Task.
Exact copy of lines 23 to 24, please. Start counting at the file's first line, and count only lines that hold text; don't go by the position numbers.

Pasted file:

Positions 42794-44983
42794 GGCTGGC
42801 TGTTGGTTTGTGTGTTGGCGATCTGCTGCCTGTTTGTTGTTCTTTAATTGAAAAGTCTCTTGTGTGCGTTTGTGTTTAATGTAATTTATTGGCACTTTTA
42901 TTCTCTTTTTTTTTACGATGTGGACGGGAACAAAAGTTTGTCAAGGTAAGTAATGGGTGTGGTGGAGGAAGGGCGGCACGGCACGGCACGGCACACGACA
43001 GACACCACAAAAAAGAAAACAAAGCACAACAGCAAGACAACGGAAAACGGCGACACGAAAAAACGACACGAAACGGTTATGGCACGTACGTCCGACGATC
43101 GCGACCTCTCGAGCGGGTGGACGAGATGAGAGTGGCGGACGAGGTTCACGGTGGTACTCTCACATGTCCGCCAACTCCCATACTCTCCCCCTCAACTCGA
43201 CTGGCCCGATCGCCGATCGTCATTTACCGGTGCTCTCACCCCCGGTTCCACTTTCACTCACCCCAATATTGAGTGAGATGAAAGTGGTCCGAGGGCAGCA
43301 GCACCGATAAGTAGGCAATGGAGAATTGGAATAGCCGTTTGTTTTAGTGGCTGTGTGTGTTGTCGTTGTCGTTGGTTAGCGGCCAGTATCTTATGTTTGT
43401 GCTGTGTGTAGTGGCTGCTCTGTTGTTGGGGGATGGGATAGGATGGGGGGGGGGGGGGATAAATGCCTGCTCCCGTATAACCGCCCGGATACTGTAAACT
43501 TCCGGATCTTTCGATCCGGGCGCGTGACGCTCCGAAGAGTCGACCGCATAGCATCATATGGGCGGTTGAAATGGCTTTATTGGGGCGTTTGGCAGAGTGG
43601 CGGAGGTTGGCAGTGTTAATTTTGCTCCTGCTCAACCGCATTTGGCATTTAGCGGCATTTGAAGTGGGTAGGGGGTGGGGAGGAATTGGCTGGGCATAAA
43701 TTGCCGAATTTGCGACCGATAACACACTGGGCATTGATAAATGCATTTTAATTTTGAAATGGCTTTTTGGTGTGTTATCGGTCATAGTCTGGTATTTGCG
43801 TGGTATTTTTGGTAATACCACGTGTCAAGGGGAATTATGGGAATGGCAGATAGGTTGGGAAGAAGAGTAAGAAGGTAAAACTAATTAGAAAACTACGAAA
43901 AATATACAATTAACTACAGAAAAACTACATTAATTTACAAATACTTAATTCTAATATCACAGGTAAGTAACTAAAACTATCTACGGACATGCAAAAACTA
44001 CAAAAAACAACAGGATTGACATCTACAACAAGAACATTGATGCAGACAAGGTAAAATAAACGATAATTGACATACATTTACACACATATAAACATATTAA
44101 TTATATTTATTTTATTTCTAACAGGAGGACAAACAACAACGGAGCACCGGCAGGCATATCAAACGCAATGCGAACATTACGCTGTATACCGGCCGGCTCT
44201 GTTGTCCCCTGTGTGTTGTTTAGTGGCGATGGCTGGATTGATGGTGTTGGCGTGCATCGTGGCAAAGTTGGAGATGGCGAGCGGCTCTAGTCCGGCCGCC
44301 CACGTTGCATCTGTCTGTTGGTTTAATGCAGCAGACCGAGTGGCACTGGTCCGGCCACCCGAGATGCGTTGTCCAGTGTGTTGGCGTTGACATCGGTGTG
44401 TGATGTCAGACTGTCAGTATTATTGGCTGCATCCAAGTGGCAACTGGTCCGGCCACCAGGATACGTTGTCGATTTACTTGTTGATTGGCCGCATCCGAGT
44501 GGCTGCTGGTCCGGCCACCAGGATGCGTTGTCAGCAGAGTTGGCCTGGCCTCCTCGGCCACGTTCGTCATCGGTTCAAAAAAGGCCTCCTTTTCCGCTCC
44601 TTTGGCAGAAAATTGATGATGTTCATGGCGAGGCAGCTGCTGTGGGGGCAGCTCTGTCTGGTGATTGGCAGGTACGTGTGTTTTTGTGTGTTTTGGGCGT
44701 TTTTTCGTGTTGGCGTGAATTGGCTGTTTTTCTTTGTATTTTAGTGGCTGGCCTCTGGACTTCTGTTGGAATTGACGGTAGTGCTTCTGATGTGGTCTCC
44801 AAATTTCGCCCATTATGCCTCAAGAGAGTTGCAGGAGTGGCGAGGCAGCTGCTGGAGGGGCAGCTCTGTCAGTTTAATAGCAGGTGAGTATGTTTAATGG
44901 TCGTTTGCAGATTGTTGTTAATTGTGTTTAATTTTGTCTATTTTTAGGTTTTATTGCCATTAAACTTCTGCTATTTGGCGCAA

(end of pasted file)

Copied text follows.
44801 AAATTTCGCCCATTATGCCTCAAGAGAGTTGCAGGAGTGGCGAGGCAGCTGCTGGAGGGGCAGCTCTGTCAGTTTAATAGCAGGTGAGTATGTTTAATGG
44901 TCGTTTGCAGATTGTTGTTAATTGTGTTTAATTTTGTCTATTTTTAGGTTTTATTGCCATTAAACTTCTGCTATTTGGCGCAA